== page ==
Fast food over bicycles; the Broken Window Fallacies and Growth delusion 

‘One of the basic tenets of our economies is that, if you cannot put a dollar sign against it, it does not exist’
‘The fact that an economy is growing tells you nothing about what is happening to the distribution of wealth’
‘At the peak of the insanity, the three main banks’ assets were worth 14.4 trillion krona, or an astonishing ten times Iceland’s national income’
‘In fact, there are really only two ways to produce economic growth as we now measure it. One is to add people. The other, usually achieved by investing capital, is to raise productivity by getting those people to work more efficiently’
‘If you torture the data long enough, it will confess to anything’ Ronald Coase, Nobel laureate
Quotes from the book – The Growth Delusion (except those specifically attributed)

During the quarter, we came across a quite counter-intuitive line of thought. Social media has attributed it to the CEO of an international banking corporation, but we could find no direct reference of that. The story concluded that a cyclist is a disaster for a country’s economy as she does not buy cars, or insurance, or fuel, or repair services and is healthy (therefore, needs doctors and hospitals less frequently). As opposed to that, a new fast food outlet supports working staff, cardiologists, dentists and weight loss experts. Essentially, more the cyclists we have, the economy is worse off, and vice-versa. 

We initially laughed it off (certainly a fast-food outlet that does little for nutrition cannot be better than cycling; can it?), until we came across a book by David Pilling titled The Growth DelusionThe wealth and well-being of nations. David is the Africa editor of the Financial Times (FT). He was previously Asia editor and formerly Tokyo Bureau Chief for FT from January 2002 to August 2008; he writes about business, investment, politics and economics.

We talk more about the book later in the memo. But our thoughts were that this is a classic case of the Broken Window Fallacy. The expression was coined by the French economist Frederic Bastiat to make his point that destruction does not benefit the economy. In Bastiat’s tale, a man’s son breaks a pane of glass, and the man will have to pay to replace it. Onlookers tell the man that his son has done a community service as he will have to pay the glazier (window repairman), and the glazier will spend the extra money on something else, thereby jump-starting the economy. Bastiat highlights the fallacy in this argument—the broken window has reduced the father’s disposable income , precluding him from purchasing shoes and some other luxury goods, which would have had the same effect on the economy had the glass not been broken.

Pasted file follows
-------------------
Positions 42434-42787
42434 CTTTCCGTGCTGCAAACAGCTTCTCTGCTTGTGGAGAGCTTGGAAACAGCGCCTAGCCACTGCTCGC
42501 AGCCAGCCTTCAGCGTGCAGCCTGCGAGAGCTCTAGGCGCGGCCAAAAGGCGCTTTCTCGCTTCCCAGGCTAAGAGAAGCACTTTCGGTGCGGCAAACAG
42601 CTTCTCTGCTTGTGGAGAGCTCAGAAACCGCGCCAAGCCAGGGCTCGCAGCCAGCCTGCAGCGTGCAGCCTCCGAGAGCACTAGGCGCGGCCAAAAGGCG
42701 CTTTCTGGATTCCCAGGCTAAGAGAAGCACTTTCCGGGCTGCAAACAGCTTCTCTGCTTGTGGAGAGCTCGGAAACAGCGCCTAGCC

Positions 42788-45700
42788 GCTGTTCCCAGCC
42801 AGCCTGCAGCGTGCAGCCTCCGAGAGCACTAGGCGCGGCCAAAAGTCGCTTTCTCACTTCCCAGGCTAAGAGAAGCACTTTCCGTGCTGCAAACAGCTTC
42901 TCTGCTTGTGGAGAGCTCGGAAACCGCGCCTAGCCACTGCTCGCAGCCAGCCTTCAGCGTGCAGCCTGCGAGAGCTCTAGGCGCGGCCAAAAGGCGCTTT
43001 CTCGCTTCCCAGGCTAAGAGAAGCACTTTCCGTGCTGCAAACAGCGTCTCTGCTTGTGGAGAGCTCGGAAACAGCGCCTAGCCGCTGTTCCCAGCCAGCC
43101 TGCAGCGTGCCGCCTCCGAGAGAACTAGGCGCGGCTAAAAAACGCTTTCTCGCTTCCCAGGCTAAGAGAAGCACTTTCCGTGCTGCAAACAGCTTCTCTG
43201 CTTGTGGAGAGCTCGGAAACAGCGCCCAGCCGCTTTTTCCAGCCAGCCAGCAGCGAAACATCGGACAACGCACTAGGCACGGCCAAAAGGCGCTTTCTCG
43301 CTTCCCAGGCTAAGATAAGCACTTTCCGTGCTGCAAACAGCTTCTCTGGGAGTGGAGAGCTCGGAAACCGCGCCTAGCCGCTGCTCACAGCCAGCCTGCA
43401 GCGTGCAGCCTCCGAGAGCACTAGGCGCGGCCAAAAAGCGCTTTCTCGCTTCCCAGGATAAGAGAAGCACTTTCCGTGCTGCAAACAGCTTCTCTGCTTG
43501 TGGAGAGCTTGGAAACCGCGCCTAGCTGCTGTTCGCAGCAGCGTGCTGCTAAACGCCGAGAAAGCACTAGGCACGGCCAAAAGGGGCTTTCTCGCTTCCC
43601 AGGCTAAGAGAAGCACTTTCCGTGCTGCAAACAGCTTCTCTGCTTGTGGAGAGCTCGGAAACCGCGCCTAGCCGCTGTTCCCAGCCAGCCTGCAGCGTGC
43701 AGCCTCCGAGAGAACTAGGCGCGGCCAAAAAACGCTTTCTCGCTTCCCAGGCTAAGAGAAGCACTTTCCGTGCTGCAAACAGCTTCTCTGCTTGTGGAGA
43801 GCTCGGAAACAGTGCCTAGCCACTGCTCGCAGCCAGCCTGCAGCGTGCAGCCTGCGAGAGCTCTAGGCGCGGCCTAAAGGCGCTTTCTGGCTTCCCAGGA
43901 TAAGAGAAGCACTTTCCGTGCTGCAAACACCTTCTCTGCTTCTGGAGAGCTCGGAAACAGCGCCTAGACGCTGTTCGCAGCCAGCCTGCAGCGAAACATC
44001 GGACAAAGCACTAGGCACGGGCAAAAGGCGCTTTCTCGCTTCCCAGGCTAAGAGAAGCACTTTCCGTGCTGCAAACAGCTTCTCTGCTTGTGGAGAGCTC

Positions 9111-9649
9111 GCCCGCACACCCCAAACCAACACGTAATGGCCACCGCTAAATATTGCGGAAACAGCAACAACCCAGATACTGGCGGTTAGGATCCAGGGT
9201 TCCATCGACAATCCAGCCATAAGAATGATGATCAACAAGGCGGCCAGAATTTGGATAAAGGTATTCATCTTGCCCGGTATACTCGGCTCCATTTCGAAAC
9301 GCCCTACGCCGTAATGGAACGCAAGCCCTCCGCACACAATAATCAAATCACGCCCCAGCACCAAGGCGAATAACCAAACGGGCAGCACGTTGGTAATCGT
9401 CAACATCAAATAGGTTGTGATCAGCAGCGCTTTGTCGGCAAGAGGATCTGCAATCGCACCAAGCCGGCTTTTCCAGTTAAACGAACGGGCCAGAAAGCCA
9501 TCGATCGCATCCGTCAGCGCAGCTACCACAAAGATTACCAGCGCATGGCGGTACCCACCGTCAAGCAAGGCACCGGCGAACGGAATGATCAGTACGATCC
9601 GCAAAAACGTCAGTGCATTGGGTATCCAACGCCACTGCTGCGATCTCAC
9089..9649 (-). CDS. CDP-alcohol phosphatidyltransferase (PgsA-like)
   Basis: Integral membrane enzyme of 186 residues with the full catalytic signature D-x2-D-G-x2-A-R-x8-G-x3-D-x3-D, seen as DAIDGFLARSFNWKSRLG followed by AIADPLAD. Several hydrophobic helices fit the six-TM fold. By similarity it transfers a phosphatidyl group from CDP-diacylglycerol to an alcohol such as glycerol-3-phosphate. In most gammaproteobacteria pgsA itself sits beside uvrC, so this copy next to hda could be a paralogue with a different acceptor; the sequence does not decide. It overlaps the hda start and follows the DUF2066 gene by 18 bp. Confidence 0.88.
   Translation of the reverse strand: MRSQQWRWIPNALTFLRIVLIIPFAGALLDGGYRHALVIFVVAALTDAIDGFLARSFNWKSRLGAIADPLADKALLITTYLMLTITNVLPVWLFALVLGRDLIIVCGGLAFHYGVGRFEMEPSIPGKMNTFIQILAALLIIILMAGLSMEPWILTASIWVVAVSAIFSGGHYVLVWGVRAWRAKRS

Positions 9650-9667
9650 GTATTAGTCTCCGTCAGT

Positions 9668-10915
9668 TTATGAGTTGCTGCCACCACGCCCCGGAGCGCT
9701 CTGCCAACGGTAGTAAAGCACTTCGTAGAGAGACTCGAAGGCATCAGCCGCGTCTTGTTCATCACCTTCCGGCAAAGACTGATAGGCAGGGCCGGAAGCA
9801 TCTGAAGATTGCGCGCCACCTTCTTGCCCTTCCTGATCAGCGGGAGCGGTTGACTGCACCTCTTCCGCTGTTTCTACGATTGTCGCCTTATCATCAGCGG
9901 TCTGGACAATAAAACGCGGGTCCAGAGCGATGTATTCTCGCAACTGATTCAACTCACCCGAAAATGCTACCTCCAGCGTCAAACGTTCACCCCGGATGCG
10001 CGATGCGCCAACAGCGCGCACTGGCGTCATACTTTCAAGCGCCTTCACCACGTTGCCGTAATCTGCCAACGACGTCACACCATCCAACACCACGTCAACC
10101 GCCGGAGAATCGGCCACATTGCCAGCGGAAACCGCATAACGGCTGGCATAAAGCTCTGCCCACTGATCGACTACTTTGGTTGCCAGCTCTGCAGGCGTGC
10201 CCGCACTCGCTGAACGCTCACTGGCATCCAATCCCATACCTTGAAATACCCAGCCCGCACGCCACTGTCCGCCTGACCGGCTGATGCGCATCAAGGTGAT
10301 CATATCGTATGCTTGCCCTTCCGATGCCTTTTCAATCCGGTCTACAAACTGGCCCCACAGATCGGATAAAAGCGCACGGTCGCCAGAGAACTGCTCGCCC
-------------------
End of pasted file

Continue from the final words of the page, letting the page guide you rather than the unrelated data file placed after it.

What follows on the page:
Now as we overlay the Broken Window Fallacy on our cyclist versus fast food outlet’s story, things start becoming clearer. Yes, a fast-food life pays for a wide array of pharmaceuticals and doctors, but that ends up leaving lesser disposable income in the hands of individuals or governments (whoever pays for the healthcare bill) to spend on other areas. This is even before considering that this logic only supports economic growth in the way we have learnt to define GDP (David argues that GDP captures only a narrow slice of reality). 

Consider this—last year, the US spent over 17% of GDP on healthcare, an estimated USD3.5t. In comparison, Germany & France spent c11%, Japan c10% and China c6%. If the US could pare healthcare costs to levels in other developed markets (by maybe getting more people to go cycling), it will be able to invest close to USD1.5t in other areas. To offer some perspective, the saving alone is more than half of India’s GDP.